Maj. Walter Yazzie and Maj. Rodney Harris look over some of the Air Force’s unique training areas.
The United States Air Force (USAF) takes training and education very seriously. One of the training programs getting a lot of attention at USAF these days involves HVACR in dormitories, hospitals, dining facilities, and other buildings in the United States and in deployed locations.
This training is conducted at the USAF 366th Training Squadron, Mechanical Flight, HVACR program at Sheppard Air Force Base in Texas. The 366th trains HVACR technicians for lifelong opportunities with the armed services. The program is designed to prepare them to transition to civilian life, where they can use their skills to heat and cool buildings.
The USAF wanted to ensure its personnel have technical skills so that they can be articulated, transferred, and recognized in the civilian world. The best way to accomplish this is through programmatic accreditation.
In seeking an accrediting body, the USAF followed the United States Department of Education guidelines that specify that the accrediting body shall be a non-governmental peer evaluation, must be free of influence from the agency (USAF) that oversees the school system, and must meet the separate and independent requirements set by the United States Department of Education as defined in 34 C.F.R. Â§ 602.10 (revised 2004).
To meet this task of accrediting the HVACR program, the USAF selected HVAC Excellence.
Pass The Test
The USAF 366th completed a self-study comparing its HVACR program to 10 national standards. The HVAC Excellence executive committee, having reviewed the self-study, selected a group of industry veterans - with over 60 years of combined technical administrative and teaching experience - to conduct an in-depth, on-site evaluation of the program. The on-site evaluation, which took place in June of this year, took into account curriculum, faculty, training facilities, equipment and safety, student facilities, placement services, and financial aid.
After critique of the on-site analysis, HVAC Excellence’s executive committee determined that the HVACR program at the USAF 366th Training Squadron, Mechanical Flight, at Sheppard Air Force Base exceeded all standards. It was granted the distinguished honor of a six-year accreditation with commendations for Maj. Rodney Harris and Maj. Walter Yazzie. Pictured at the on-site completion ceremony are (from left) Jerry Lester, instruction supervisor of HVAC courses; Joseph Cardon, technical sergeant; Michael Murray, staff sergeant; Col. Keith Maxwell, commander 366th Training Squadron; Raymond Stephens, staff sergeant; Maj. Harris, commander, Mechanical Flight; Thomas Tebbe, from HVAC Excellence; Maj. Yazzie, commander, Mechanical Flight; and Coy Gibson, from HVAC Excellence.
The team interviewed, as part of the process, key personnel of the USAF 366th training program, including Lt. Col. Keith Maxwell (commander, 366th training squadron), Maj. Rodney Harris (commander, mechanical flight), Maj. Walter Yazzie (incoming commander, mechanical flight), Denise Wilburn (chief, wing learning and development), Mike Harris (training manager, HVACR), Bud Teel (chief, training support, GLT), Jerry Lester (instruction supervisor of HVACR courses), Ron Lawson (course development), and Carol Fedo (training specialist).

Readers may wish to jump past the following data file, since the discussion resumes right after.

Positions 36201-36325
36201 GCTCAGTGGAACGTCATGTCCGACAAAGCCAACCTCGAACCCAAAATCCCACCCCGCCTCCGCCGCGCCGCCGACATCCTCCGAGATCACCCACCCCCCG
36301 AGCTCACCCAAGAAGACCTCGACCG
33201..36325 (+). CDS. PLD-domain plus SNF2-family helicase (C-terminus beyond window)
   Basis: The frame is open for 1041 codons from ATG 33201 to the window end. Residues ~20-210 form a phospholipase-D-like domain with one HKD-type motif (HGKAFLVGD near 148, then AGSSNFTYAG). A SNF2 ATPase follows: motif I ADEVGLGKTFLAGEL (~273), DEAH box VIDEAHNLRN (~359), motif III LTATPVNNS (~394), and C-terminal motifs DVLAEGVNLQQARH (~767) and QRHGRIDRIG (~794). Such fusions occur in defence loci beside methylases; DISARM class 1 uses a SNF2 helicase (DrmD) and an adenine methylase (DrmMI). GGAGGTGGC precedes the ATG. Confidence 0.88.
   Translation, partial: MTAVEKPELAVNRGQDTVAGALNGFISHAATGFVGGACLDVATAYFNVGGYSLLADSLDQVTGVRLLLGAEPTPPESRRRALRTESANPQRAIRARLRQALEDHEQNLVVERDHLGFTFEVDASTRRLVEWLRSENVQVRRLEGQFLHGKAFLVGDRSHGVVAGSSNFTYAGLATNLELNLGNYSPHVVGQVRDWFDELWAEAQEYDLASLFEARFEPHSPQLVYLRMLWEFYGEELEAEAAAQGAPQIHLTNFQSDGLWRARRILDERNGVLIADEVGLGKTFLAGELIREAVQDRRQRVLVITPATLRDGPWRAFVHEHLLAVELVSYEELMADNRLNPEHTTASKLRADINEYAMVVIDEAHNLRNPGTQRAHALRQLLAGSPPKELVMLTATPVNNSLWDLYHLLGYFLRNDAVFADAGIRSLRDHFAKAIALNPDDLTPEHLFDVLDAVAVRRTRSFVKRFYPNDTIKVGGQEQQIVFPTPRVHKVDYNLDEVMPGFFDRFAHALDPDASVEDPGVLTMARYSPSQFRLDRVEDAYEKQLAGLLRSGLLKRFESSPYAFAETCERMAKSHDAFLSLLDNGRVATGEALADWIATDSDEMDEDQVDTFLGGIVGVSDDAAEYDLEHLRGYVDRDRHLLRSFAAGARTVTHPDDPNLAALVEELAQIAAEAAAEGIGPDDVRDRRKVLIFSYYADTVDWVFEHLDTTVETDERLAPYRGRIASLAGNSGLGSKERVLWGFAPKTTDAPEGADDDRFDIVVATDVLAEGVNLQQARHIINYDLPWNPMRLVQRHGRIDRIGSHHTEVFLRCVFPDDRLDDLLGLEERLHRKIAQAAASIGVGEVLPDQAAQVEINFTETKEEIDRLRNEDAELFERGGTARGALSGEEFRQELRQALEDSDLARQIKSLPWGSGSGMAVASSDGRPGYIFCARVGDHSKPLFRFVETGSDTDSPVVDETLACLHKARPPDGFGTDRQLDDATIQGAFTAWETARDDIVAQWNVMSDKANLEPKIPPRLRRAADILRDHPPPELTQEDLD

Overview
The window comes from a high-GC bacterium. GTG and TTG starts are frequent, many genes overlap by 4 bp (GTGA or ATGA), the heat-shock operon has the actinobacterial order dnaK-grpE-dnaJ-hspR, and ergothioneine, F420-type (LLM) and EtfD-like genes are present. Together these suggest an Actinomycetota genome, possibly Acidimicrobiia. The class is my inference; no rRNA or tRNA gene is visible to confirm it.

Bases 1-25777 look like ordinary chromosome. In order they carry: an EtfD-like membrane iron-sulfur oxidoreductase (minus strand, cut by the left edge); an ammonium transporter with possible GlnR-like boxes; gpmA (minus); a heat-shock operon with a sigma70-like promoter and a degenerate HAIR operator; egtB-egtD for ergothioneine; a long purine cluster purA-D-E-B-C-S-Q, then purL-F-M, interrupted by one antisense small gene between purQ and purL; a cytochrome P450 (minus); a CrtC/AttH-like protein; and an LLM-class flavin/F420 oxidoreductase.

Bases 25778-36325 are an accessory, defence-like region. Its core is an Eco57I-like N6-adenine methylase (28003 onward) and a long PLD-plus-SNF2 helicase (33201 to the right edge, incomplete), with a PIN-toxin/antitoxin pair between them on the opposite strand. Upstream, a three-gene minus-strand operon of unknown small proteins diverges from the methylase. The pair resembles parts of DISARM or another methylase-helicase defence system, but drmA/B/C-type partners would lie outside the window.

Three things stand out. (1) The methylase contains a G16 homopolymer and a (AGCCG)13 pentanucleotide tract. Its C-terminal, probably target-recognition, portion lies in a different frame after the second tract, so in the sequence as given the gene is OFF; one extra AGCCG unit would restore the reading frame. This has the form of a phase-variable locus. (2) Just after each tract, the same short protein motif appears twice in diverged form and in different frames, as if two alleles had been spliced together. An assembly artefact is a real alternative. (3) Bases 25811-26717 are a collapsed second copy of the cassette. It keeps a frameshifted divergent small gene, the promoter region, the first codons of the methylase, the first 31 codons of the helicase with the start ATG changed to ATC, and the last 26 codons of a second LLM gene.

After critique of the on-site analysis, HVAC Excellence's executive committee determined that the HVACR program exceeded all standards. It was granted the distinguished honor of a six-year accreditation with commendations for Majs. Harris and Yazzie.
Part Of The Program
The 366th Training Squadron is part of the Air Force college system that offers graduates an associate's degree. The college works with Air Force training schools, regional accrediting agencies, and hundreds of cooperating civilian colleges and universities. High school graduates looking for an opportunity can chose from more than 80 fields of study, ranging from police science to environmental services technology or HVACR. Registration is free, and the college establishes a special study program for each student.
Maj. Walter Yazzie, commander, Mechanical Flight and Training, stands at the entrance to the USAF 366th Training Squadron, Mechanical Flight, HVACR Program, along with Staff Sergeant Raymond Stephens.
Professional, industrial, and governmental organizations that issue licenses, certifications, and set standards for civilian work recognize Air Force training and education through the Community College of the Air Force (CCAF). Airmen earn fully recognized college credits for most of what they learn in job training and on-the-job training. They can combine those credits with attendance at off-duty courses from civilian colleges to earn a two-year accredited associate's degree in Applied Sciences from CCAF.
"The United States Air Force training centers offer an educational opportunity for high school graduates that is second to none," said Thomas Tebbe, HVAC Excellence regional director. "Their training programs are equal to or better than similar civilian institutional programs. I began my career having served four years in the Air Force, and as a retired educator can attest to the benefits and life-long career opportunities that the Air Force can provide.
The Air Force’s boiler training lab is full of various boilers for hands-on training.
"I highly encourage all schools to articulate with the USAF and employers to recruit those transitioning back to civilian life."
The United States Air Force 366th Training Squadron, Mechanical Flight, HVACR Program is now listed in HVAC Excellence's official directory, www.hvacexcellence.org. Photos of this program can be viewed online at www.hvacexcellence.org/USAF.htm. To learn more about training opportunities with the USAF 366th program, contact Jerry Lester at 940-676-6203, or visit www.airforce.com.
Publication date: 10/17/2005